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Business Breakdown and Loss of Profit Insurance

By Bert Kleinhans, 19 August 2019

Business breakdown insurance is important in any company's planning. It serves to protect the company in the event of e.g. a fire or storm that damages or destroys the company and impairs the company's ability to generate income. This will enable the company to keep doing business and to meet financial commitments with regard to fixed costs. It can take a long time to be up and running again after such a loss.

It is therefore important for a company to have the necessary financial support to survive and recover after a loss. Customers do not always realise the essential role business breakdown insurance plays. Often this is also because clients are not eager to disclose their real income, turnover and gross profit to the insurer. Calculating a properly insured amount based on the company's gross profit is important to obtain adequate coverage. Furthermore, on the part of the insurance personnel, it requires a great deal of expertise as well as knowledge of the client's business activities to correctly calculate the insurance amount at the start of the insurance, as well as at the time of loss (when claimed).

Business disruption (also Loss of Profit Insurance) is not a standalone product, but is part of a policy package under which the client's property is insured.

In order to file a claim under the business interruption section, the insured property must have been damaged or destroyed by an insured danger (such as fire or storm). The physical damage is covered under the material property section, but the company's loss often does not stop here. The company's earning capacity can be so impaired by the damage / loss of the property that it reduces or even stops its income.

When reducing or ending a business, there are three main things to note:

Business breakdown insurance provides the necessary cover against these losses. It starts immediately after the event and can continue for a foreseeable period thereafter.

The success or failure of a business is usually measured in financial terms. A claim under the business failure insurance is also calculated in financial terms and therefore the company's turnover and reduction in turnover play an important role. Another aspect to keep in mind when calculating turnover is variable costs, i.e. costs that decrease directly with a reduced turnover such as wages.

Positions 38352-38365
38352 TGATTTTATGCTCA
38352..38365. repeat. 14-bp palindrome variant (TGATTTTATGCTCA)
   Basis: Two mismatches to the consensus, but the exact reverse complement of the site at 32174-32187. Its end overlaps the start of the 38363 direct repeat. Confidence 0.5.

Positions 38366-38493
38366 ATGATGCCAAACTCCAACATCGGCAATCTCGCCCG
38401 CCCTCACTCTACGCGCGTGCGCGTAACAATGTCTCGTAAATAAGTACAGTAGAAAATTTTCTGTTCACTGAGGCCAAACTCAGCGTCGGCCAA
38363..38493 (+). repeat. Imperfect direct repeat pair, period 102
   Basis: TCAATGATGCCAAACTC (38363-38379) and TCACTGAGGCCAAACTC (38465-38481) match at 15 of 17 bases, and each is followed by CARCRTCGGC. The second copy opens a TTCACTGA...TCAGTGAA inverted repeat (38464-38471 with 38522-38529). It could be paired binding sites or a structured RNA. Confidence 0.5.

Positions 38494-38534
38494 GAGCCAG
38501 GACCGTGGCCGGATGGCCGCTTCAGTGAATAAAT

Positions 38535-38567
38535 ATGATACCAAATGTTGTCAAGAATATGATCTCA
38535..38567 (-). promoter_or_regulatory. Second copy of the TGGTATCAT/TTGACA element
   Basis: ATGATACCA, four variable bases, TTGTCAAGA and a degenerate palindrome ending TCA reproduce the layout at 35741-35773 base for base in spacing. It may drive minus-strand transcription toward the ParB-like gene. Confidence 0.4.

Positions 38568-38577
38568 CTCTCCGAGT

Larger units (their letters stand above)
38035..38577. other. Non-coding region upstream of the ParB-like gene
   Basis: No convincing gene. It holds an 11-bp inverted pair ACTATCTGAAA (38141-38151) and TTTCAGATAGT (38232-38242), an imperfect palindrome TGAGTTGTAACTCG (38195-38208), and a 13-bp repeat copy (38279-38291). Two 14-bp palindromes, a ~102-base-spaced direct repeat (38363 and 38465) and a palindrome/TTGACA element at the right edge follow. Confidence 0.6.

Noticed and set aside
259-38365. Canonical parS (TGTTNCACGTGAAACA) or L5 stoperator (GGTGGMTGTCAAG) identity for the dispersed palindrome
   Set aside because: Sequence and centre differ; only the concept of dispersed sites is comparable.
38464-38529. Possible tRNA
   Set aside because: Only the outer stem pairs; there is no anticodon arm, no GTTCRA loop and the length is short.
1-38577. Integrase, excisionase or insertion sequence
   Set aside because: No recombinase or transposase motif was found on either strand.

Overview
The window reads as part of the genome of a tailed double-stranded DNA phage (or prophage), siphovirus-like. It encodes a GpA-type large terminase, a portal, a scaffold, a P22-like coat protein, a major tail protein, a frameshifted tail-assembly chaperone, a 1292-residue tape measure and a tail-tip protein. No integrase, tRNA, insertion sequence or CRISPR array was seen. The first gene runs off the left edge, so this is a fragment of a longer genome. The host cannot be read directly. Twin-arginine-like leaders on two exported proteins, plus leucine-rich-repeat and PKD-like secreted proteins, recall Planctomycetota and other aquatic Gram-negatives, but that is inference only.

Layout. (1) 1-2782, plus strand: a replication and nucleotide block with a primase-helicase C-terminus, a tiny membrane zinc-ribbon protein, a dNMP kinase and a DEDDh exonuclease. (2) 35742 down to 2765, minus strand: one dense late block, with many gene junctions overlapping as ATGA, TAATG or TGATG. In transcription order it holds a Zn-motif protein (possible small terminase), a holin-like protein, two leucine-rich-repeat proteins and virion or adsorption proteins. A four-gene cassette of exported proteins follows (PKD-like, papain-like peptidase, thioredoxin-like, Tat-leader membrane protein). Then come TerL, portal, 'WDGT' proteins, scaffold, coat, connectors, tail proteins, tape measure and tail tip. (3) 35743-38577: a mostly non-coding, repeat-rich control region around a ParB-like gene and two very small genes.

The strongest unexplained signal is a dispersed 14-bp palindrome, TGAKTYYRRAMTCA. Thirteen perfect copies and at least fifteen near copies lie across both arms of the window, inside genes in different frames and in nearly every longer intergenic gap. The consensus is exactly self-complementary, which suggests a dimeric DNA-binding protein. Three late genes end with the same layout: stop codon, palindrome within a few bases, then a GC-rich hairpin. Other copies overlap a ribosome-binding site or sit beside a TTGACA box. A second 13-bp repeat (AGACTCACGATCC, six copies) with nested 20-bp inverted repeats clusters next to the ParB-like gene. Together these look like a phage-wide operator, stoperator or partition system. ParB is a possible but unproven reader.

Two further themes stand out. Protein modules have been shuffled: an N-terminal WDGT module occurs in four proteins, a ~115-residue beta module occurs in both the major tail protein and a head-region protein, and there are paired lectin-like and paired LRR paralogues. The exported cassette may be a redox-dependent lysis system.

Business interruption begins immediately after a loss and continues for a period until business activities have normalised again. This period is known in the policy as the period of indemnity. The choice of this period must be sufficient to enable the customer, after a loss or damage, to repair and/or rebuild the premises, replace equipment and machinery, replenish supplies and rebuild goodwill. It is important that the choice of period at the start of insurance lies with the client, as a period that is too short is a form of underinsurance.

This period can be any length and is not limited to a 12-month term, which typically covers a short-term insurance policy. Especially seasonal businesses should insure for longer periods, e.g. 24 months or more, otherwise the indemnity period may end in the middle of seasonal operations. The factors that influence the client's choice are: the nature of his business, ability to acquire other premises, how quickly content can be repaired or replaced, etc. It is important to remember that if the client prefers to choose an indemnity period of less than 12 months, e.g. 3, 6 or 9 months, the sum insured for the selected period remains the company's full annual gross profit.

Business breakdown insurance should be included in the compilation of a company's insurance portfolio at all times.

Please contact one of our expert advisors for further information.

The above-mentioned is for information purposes only and is in no way advice. Boshoff Visser Konsult (Pty) Ltd. encourages readers to get in touch with an expert financial advisor before making any decisions.